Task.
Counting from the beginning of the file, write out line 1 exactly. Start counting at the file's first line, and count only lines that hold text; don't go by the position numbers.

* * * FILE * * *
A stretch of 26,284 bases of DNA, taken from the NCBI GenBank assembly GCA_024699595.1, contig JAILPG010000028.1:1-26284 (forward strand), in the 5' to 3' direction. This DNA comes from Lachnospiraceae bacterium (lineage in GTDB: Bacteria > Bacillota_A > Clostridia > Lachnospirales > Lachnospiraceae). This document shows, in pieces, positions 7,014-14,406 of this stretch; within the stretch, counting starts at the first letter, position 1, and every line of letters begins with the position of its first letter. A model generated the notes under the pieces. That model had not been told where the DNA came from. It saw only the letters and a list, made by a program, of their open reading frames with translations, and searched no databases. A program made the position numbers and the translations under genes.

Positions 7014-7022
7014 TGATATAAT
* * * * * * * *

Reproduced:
A stretch of 26,284 bases of DNA, taken from the NCBI GenBank assembly GCA_024699595.1, contig JAILPG010000028.1:1-26284 (forward strand), in the 5' to 3' direction. This DNA comes from Lachnospiraceae bacterium (lineage in GTDB: Bacteria > Bacillota_A > Clostridia > Lachnospirales > Lachnospiraceae). This document shows, in pieces, positions 7,014-14,406 of this stretch; within the stretch, counting starts at the first letter, position 1, and every line of letters begins with the position of its first letter. A model generated the notes under the pieces. That model had not been told where the DNA came from. It saw only the letters and a list, made by a program, of their open reading frames with translations, and searched no databases. A program made the position numbers and the translations under genes.